More European mining and the expansion of recycling should make Europe less dependent on raw material imports. The Critical Raw Materials Act, which today cleared another hurdle in the complex process of EU legislation (PDF), could make this binding. The European Parliament’s Industry Committee members approved the provisional agreement reached in mid-November, meaning that the Council of the EU, which represents the 27 member states of the Union, can now formally approve it.
However, it could still take a few months before the law comes into force; the multinational law firm Freshfields Bruckhaus Deringer expects it to be published in the Official Journal of the EU in March. It would come into force 20 days later and apply directly to all EU member states. By then, the Raw Materials Act could already be celebrating its birthday: the first draft was presented on March 16 this year.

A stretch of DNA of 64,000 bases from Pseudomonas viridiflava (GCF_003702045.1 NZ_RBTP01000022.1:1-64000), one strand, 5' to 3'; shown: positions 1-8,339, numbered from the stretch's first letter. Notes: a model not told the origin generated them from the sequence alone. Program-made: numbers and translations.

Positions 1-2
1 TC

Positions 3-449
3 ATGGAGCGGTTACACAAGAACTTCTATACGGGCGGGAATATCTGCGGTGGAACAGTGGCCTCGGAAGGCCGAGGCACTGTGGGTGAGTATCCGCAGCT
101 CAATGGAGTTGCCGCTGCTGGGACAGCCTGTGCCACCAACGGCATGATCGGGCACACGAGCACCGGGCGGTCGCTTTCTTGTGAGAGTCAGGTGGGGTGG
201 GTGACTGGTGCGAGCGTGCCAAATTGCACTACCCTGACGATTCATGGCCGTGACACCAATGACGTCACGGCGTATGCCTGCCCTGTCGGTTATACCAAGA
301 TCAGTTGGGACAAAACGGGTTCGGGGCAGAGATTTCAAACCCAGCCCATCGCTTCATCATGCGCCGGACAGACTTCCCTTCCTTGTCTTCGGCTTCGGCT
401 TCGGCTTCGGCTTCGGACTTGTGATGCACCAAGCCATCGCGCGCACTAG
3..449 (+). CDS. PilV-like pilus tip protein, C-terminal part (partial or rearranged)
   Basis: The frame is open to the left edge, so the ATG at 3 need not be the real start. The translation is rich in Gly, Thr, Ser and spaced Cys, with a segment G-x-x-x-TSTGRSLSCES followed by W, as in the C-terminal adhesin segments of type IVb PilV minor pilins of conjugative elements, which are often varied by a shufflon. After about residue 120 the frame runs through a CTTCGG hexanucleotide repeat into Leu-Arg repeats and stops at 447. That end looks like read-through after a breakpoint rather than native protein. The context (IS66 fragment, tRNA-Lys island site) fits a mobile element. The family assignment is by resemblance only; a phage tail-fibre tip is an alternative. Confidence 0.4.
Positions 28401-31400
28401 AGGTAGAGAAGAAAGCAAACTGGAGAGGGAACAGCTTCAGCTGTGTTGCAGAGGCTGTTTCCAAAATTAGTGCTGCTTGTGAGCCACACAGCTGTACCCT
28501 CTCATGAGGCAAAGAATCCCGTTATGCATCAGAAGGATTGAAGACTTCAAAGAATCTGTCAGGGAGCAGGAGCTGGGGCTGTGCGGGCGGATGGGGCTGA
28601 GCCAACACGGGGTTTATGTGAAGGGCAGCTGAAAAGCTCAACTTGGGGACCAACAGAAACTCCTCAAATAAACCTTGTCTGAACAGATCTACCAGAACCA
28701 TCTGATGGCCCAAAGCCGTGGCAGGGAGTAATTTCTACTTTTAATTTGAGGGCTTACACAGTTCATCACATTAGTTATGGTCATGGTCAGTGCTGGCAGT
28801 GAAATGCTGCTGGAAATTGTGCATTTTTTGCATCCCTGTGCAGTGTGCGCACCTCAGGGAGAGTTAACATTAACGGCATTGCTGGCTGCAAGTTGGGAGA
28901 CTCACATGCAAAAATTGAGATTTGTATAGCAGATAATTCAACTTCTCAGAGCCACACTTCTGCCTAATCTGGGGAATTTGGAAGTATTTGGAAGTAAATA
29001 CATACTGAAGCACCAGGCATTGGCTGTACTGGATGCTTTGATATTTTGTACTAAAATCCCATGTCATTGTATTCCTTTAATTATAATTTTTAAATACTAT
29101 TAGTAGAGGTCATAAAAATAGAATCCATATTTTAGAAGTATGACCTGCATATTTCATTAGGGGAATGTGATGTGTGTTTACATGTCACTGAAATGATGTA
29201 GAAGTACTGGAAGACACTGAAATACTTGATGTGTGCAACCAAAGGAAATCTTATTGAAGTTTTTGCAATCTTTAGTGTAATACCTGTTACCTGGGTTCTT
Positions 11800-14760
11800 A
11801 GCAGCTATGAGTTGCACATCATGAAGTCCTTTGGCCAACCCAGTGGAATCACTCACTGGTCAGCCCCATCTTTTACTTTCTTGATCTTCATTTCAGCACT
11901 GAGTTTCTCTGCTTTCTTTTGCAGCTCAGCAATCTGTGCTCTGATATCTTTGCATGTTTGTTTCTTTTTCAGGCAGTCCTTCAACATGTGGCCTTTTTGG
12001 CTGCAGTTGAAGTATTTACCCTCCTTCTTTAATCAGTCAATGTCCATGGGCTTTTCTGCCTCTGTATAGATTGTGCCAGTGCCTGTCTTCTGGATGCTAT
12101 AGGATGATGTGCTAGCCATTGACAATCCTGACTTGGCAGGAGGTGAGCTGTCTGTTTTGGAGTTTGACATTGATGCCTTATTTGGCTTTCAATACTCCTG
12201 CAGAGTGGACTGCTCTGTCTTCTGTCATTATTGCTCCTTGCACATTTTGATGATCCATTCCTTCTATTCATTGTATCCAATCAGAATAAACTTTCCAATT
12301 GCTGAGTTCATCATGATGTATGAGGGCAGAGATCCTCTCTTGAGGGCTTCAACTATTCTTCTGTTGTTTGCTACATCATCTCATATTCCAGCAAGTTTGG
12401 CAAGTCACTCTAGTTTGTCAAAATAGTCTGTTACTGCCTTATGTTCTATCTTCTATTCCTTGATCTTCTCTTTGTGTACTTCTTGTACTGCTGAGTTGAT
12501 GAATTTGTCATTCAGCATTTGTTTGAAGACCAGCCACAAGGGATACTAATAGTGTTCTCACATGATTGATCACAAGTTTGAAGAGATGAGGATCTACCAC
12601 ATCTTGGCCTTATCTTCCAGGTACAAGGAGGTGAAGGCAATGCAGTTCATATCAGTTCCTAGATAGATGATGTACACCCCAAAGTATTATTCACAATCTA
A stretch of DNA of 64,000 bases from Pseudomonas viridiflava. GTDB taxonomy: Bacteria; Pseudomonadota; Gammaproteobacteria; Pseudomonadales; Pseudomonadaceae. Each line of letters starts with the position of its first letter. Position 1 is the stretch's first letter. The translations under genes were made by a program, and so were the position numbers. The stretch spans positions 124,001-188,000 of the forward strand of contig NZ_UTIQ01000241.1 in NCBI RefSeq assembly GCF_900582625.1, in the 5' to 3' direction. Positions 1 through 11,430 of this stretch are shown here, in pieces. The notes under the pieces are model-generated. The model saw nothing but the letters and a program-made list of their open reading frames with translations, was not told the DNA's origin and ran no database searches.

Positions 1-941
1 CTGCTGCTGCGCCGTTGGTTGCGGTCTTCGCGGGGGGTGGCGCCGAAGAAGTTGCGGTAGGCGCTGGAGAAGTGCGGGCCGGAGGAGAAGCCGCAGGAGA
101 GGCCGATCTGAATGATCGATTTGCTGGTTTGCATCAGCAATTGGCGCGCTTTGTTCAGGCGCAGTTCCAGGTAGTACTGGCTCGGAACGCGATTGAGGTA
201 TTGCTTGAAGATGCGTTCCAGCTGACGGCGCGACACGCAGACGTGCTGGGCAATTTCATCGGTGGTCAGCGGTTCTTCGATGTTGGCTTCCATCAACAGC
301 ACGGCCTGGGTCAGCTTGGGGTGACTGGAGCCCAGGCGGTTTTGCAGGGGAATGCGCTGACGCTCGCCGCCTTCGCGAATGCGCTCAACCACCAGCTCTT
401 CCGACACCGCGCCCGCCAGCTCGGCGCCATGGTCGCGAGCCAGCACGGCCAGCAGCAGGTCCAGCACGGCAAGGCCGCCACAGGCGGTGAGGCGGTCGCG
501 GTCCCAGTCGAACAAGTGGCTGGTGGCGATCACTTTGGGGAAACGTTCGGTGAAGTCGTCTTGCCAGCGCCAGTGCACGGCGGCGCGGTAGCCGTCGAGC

Industry representatives welcomed the aims of the draft legislation but also pointed out weaknesses. For example, the news website Euractiv quotes Evangelos Mytilineos, President of the industry association Eurometaux, saying that too few incentives are created for investments in the necessary raw materials.
An overview of the objectives of the Critical Raw Materials Act and which raw materials are in focus can be found here.